Airport urges ministers to drop e-visa for transit passengers as numbers drop


Forcing airline transit passengers to join a scheme that makes visitors to the UK pay a £10 fee is putting the country’s hub airports at a “competitive disadvantage”, Heathrow has said.

An electronic travel authorisation (ETA) is a new requirement for passengers entering Britain without a visa. It costs £10 and applicants must provide their biographic, biometric and contact details, and answer “suitability questions”.

But it is also being applied to transit passengers who are connecting in UK airports, even when they are passing through without stopping.

ETAs began in November 2023 and are currently being enforced for nationals of Qatar, Bahrain, Kuwait, Oman, the United Arab Emirates, Saudi Arabia and Jordan.

They will be extended to include anyone from the European Union, the European Economic Area and Swiss nationals in early 2025, and the rest of the world this autumn.

Heathrow said in a statement that it supports the “overall rationale” behind ETAs for passengers arriving in Britain, but “applying them to airside transit passengers will put UK airports at a competitive disadvantage compared to EU hubs”.

It went on: “We are already seeing an impact. In the first four months of ETAs being in place, 19,000 fewer transit passengers travelled from Qatar, with the transfer route recording its lowest monthly proportions for over 10 years each month since the implementation of ETAs.

“This is a huge blow to UK competitiveness as many long-haul routes, which are highly important to the UK’s economy, exports and wider connectivity, rely on transit passengers.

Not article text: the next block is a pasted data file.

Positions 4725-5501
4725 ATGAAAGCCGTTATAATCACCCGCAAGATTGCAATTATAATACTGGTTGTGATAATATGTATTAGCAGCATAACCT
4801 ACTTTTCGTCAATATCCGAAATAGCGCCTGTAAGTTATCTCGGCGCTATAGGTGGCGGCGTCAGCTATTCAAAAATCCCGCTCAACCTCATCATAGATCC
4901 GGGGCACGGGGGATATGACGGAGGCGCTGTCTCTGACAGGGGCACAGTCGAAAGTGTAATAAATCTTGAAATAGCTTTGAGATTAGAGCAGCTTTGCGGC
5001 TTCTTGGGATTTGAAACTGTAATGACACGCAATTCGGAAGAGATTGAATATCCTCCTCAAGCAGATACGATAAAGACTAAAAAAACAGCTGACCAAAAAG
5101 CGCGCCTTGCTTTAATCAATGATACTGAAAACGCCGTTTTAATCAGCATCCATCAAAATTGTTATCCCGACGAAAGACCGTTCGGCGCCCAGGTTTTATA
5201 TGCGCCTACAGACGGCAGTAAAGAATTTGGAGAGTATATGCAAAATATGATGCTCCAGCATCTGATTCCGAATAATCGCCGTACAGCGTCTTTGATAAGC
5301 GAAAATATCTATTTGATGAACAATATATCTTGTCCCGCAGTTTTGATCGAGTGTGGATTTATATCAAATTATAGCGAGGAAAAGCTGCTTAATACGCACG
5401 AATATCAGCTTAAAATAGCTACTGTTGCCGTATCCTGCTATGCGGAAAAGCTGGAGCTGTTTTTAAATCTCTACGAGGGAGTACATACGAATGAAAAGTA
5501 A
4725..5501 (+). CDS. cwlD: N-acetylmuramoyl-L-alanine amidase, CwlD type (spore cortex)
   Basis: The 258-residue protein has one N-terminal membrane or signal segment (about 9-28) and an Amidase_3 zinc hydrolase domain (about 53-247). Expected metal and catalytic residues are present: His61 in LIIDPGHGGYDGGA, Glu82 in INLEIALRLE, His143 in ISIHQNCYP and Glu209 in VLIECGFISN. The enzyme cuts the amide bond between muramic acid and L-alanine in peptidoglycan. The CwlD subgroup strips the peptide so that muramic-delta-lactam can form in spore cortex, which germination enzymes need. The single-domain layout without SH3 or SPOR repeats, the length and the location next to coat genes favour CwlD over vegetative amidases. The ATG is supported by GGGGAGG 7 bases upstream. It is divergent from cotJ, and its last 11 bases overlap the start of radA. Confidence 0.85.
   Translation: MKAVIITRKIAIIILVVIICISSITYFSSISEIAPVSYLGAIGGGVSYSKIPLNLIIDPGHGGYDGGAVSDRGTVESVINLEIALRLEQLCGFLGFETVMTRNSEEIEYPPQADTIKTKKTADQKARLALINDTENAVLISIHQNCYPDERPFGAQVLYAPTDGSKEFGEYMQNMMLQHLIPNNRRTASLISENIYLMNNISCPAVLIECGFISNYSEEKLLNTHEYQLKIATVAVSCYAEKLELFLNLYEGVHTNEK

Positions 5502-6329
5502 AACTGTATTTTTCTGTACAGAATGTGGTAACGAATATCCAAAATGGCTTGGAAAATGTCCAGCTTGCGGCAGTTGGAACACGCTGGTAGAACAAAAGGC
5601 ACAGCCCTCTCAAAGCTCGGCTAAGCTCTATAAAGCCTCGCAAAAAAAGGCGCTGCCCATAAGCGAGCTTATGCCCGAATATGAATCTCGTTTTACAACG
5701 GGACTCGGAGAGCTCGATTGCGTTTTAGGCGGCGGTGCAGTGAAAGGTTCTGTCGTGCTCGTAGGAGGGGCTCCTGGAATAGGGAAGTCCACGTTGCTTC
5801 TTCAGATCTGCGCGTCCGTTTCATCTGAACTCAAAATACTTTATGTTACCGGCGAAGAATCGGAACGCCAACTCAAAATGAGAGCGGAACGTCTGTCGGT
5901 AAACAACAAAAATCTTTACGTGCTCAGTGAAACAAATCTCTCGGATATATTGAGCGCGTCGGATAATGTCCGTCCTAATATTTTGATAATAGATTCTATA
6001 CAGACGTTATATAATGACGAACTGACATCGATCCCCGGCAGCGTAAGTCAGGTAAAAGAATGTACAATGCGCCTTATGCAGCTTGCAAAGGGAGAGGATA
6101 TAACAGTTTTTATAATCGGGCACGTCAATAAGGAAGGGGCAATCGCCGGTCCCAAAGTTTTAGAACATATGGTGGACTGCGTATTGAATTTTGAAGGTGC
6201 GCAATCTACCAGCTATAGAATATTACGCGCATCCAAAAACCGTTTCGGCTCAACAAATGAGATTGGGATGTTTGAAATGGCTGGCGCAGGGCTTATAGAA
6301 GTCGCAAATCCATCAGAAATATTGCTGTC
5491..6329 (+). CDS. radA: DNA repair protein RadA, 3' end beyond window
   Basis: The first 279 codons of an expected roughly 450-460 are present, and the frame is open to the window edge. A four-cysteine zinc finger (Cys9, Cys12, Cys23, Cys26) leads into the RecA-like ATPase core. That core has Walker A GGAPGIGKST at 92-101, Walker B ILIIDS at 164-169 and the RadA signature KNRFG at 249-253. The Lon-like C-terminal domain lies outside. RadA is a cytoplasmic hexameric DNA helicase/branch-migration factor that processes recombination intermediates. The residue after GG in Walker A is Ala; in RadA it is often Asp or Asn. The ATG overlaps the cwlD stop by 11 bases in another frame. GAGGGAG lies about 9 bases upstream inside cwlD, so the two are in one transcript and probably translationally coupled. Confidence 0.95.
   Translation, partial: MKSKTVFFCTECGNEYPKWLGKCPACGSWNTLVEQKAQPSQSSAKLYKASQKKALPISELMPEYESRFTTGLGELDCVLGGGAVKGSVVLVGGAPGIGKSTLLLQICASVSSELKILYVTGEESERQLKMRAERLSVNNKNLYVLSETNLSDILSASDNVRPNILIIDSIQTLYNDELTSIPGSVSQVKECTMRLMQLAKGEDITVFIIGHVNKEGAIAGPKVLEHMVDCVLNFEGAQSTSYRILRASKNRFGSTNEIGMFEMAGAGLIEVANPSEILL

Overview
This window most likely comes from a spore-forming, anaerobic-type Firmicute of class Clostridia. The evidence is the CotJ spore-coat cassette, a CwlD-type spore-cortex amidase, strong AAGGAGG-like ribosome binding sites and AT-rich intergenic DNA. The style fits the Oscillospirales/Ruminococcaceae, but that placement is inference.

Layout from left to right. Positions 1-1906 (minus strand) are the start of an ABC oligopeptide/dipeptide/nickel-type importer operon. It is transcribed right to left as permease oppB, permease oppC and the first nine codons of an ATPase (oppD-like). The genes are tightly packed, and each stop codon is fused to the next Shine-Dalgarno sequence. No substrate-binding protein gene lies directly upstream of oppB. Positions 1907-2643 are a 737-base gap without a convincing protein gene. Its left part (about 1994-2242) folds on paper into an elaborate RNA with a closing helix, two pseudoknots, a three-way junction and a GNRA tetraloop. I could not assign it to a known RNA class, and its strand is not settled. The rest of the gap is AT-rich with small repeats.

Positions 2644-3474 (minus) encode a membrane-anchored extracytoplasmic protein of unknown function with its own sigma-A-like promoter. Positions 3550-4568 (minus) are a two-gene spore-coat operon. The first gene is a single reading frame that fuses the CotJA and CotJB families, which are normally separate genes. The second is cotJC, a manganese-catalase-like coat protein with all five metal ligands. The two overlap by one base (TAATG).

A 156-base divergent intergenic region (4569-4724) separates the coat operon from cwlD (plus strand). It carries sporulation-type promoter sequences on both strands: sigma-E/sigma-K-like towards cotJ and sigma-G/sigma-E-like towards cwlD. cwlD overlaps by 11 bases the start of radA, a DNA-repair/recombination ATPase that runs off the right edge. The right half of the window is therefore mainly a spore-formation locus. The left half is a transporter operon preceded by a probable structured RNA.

“With more connecting passengers expected to choose other hubs as the scheme expands, minsters need to take action to remove this measure.”

Including transit airline passengers in a scheme making visitors to the UK pay a £10 fee is putting the country’s airports at a “competitive disadvantage’, Heathrow has claimed (Liam McBurney/PA) (PA Archive)

The Home Office says ETAs “cement the UK as a world leader in border security”.

Heathrow chief executive Thomas Woldbye said: “We’re on a journey to be an extraordinary airport fit for the future and it’s great to see the progress we’re making this year with smooth journeys for a record number of passengers choosing Heathrow.

“But to keep up the momentum, the government needs to exempt airside transit passengers from the ETA scheme to avoid encouraging passengers to spend and do business elsewhere.

“We need to level the playing field, so the UK aviation industry continues to be world-class.”

Heathrow said 6.7 million passengers travelled through the airport in March.

That is up 8% from 6.2 million during March last year, and is the highest total it has recorded for that month.

The Asia-Pacific market saw the largest year-on-year rise in percentage terms, at 18%.



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